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Opinion: The Hardcore Niche

In an impassioned editorial from Gamasutra sister publication Game Developer magazine, EIC Brandon Sheffield tackles the realities of the changing video game industry, as online social worlds such as Club Penguin

Brandon Sheffield, Contributor

July 3, 2008

4 Min Read

[In this editorial, originally printed in Gamasutra sister publication Game Developer magazine, EIC Brandon Sheffield tackles the realities of the changing video game industry, as lower-budget online social games eclipse traditional games in worldwide audience scope.] The video game market is changing incredibly quickly right now, probably at the fastest rate since the big crash of the mid-1980s. Not only is the market expanding to include women and casual gamers once again, the definition of what constitutes a game is expanding. I wouldn't say it’s expanding within the minds of game developers, but it is expanding in the context of the mass media and mass consumers, and that’s who drives the market in the first place. As sick to death as we all are of talking about microtransactions, free-to-play MMOs, and casual online spaces, the advent of these things is changing the game landscape for good, whether we like it or not. Interactive Media - At Face Value The lines between an online community portal and an MMO are blurred to the point of being indistinguishable. Consider the numbers — Audition Online has tens of millions of users worldwide, and a dedicated TV show in Vietnam. Kart Rider has tens of millions of users. Ditto Habbo Hotel and Club Penguin. Traditional games - like most people reading this are developing today - may never be able to reach that large of an audience. Our games are too focused, too hardcore, and bear too much of the stereotype of “gamer.” Right now, Halo 3, Grand Theft Auto IV, and World of Warcraft are considered our blockbuster titles, and flagships for the industry in popular culture. But when you think about it, it’s still just shooting aliens, playing gang banger, and swinging your sword in the forest. Boiled down to their essentials those things appeal to a very limited group of people, and the complexity of game controls prevents even blockbuster movie attendees, whom we should be attracting, from playing these things. At least, that’s the common line. But is that really the case? Do aliens, wizards, and soldiers really make a piece of entertainment inaccessible? Many millions of people went to see the Iron Man movie over the past two months, and a large percentage of them have probably never picked up a comic book in their lives. Why is it that people will go see The Lord of the Rings' movies, but many of them will not play the games? The Real Mass Market It’s common knowledge that game controllers are intimidating, that consoles have a certain stigma to them, and that most mass market consumers consider games to be either a waste of time, or actively detrimental. These can all be debated until the end of time, but the perception exists, and either that has to change (Nintendo is doing good work there), or we have to change. Otherwise we’ll end up with a comparatively small fraction of a growing market. Will it be possible to make a game like Assassin’s Creed or BioShock in 2015? It’s already becoming difficult to justify large budgets for single-player experiences, and it stands to reason that it will get more difficult as time goes on. What does that mean for developers of these games? What happens to the concept of a game auteur? One possibility is for these hardcore games to essentially become the art-house cinema of the video game world, which would be odd, as that’s a role currently filled by indie titles. Interestingly, never has the film/game analogy worked less well than it does currently. In the PS2 era, you could correlate Grand Theft Auto III with a movie blockbuster, and Ico with an art-house film. But now, in terms of scope, money, and global social impact, Kart Rider or Club Penguin would be that blockbuster, and Call of Duty 4 would be the art-house equivalent, though content- and budget-wise Call of Duty 4 is much more your traditional blockbuster material. Something seems awry there. The fact is, these simple-to-play social experiences are here. They’re growing in popularity, they’re dwarfing our multi-million dollar projects that sell through to 5 million people at max, and they cost a fraction of the price to make. With the market expanding as it is, and the dollars going where they’re going, the $20 million budget bestselling console title of today is going to be the hardcore niche title of tomorrow, art-house or not. Unless development costs get significantly lower, it seems we have an online future to look forward to. New Things Are Stupid To wit: online games are taking over, and I, curmudgeon that I am, don’t really like it. Certainly there will always be the hardcore players that will want that deeper experience. There’s no doubt about that. But the question is: in an industry where we’re getting our asses kicked financially by web developers, of all people, who will pay us to make it?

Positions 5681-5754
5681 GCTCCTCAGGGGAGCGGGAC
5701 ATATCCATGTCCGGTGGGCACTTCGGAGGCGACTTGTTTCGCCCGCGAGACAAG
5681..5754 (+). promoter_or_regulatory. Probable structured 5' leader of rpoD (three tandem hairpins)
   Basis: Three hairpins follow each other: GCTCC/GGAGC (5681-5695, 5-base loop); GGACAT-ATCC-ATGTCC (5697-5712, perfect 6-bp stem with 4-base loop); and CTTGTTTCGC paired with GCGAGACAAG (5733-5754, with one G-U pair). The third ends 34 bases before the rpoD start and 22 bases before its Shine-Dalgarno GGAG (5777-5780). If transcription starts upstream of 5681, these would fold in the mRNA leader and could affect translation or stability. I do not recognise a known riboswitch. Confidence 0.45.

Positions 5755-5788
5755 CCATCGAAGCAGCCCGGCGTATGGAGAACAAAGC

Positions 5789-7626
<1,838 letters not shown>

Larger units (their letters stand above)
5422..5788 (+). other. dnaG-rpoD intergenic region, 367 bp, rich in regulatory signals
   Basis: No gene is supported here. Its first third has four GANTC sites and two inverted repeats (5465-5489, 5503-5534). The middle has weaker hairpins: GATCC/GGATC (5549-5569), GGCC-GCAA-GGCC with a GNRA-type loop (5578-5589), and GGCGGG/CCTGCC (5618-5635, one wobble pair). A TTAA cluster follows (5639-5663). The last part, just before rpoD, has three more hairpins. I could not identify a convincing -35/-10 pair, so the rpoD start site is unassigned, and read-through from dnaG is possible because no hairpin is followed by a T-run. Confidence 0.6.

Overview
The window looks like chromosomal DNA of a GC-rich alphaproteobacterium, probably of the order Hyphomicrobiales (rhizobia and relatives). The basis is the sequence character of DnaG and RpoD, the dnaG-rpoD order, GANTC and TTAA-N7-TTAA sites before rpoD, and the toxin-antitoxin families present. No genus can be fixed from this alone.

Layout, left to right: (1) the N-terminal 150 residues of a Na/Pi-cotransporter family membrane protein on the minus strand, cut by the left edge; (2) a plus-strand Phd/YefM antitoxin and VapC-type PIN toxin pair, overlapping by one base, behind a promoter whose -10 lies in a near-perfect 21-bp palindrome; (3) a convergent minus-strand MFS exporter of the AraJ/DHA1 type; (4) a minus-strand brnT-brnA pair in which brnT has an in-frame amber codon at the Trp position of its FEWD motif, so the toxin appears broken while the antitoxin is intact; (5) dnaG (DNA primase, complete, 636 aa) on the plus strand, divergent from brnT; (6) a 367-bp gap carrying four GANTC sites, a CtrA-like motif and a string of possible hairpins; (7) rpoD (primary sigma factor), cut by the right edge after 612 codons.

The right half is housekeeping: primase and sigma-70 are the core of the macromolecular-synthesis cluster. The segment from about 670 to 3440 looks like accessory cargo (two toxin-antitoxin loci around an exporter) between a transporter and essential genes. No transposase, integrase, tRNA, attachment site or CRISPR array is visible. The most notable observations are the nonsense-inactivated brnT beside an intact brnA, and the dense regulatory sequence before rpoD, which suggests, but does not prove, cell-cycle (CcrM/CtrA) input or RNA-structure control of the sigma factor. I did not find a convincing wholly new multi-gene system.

About the Author(s)

Brandon Sheffield


Brandon Sheffield is creative director of Necrosoft Games, former editor of Game Developer magazine and gamasutra.com, and advisor for GDC, DICE, and other conferences. He frequently participates in game charity bundles and events.

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